The illegal construction of the separation wall in the West Bank continues despite the ICJ advisory opinion and according to reports, 200 kilometres have already been completed. In the view of many witness, Israeli and Palestinians alike, the route of the wall was not based on security considerations.  It perpetuates and expands settlements, restricts the area of the Palestinian State and ensures lasting Israeli control over areas of the West Bank.The settlement activities and arbitrary demolition of Palestinian homes has created serious tensions and animosities between the Israeli settlers and Palestinian neighbours.
The Special Committee heard testimonies on the situation of Palestinian prisoners in Israeli detention, especially of the demeaning treatment, torture, humiliation and unlawful interrogation tactics used against the prisoners, including female and juvenile detainees. The administrative detention orders have enabled the Israeli law enforcement authorities to prolong detention terms without due process or producing charges against the detainees.  The Committee urges Israel to comply with its obligations under applicable international laws and international humanitarian law, as the occupying power.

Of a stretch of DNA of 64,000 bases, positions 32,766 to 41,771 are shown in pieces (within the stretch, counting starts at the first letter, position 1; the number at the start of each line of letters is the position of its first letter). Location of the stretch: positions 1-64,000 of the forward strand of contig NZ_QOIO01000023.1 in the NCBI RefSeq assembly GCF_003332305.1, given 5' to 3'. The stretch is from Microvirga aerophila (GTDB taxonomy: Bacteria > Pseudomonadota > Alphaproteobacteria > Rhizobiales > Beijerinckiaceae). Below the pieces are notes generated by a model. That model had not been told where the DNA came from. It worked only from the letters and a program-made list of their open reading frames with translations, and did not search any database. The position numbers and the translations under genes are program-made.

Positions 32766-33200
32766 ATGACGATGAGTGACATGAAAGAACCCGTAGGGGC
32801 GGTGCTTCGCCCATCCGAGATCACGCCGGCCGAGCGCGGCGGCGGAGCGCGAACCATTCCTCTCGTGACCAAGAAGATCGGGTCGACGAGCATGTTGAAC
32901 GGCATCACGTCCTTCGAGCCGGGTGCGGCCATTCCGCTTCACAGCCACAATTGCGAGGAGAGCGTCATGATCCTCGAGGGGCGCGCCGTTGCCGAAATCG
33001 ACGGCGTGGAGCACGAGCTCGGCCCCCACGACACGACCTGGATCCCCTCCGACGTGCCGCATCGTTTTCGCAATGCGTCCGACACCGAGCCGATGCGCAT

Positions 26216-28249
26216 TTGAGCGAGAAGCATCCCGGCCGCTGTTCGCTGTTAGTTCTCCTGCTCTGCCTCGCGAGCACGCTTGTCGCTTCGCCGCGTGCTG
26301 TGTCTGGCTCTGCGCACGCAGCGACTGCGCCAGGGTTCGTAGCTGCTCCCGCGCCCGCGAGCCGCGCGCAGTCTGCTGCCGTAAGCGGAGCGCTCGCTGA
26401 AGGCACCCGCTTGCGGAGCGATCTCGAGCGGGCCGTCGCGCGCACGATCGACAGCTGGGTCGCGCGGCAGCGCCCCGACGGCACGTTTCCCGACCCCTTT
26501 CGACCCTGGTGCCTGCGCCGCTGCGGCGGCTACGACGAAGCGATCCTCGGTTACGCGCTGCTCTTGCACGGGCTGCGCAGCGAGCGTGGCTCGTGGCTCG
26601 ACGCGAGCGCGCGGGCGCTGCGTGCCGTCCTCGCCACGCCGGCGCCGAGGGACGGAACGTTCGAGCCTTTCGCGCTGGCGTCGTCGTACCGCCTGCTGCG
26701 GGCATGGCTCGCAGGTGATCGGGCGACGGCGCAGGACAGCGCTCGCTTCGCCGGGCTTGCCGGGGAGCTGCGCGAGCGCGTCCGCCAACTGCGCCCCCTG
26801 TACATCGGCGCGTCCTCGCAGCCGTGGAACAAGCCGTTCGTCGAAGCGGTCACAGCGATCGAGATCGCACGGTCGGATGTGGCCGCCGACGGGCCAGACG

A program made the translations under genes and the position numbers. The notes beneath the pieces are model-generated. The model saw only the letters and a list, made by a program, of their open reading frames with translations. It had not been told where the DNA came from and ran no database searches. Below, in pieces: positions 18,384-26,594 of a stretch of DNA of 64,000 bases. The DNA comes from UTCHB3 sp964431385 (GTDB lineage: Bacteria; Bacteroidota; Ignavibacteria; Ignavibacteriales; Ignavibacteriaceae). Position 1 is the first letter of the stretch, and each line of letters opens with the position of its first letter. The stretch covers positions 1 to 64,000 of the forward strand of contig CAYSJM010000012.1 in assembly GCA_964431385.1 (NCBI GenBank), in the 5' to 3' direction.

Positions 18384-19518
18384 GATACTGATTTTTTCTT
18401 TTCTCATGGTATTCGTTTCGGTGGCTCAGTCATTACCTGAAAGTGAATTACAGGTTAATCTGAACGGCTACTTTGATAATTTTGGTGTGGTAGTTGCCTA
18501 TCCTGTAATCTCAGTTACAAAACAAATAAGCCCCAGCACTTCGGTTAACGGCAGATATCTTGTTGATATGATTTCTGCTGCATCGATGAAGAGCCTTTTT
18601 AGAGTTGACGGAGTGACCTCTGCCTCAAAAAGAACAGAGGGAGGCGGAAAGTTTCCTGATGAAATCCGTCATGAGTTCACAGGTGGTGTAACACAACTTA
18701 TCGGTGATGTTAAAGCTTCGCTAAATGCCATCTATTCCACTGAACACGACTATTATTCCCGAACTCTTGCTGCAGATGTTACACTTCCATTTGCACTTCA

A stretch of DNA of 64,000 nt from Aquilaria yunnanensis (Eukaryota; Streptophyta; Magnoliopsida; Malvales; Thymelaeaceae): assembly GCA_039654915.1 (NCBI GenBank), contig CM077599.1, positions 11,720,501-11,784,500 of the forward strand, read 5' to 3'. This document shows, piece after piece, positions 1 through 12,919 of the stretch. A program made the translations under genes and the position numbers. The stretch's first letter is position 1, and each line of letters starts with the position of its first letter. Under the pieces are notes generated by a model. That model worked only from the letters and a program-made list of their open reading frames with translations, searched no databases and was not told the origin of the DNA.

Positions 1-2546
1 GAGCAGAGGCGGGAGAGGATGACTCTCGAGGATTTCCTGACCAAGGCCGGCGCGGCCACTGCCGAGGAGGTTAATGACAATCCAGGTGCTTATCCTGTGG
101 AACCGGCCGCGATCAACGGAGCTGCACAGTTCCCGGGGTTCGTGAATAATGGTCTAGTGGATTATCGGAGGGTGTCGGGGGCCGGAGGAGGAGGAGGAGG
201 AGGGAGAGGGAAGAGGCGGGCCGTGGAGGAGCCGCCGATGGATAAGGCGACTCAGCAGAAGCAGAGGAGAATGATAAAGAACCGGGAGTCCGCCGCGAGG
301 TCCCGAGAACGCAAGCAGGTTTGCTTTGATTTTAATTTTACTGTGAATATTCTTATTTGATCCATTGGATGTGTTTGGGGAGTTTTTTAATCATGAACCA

Mr. Chairman,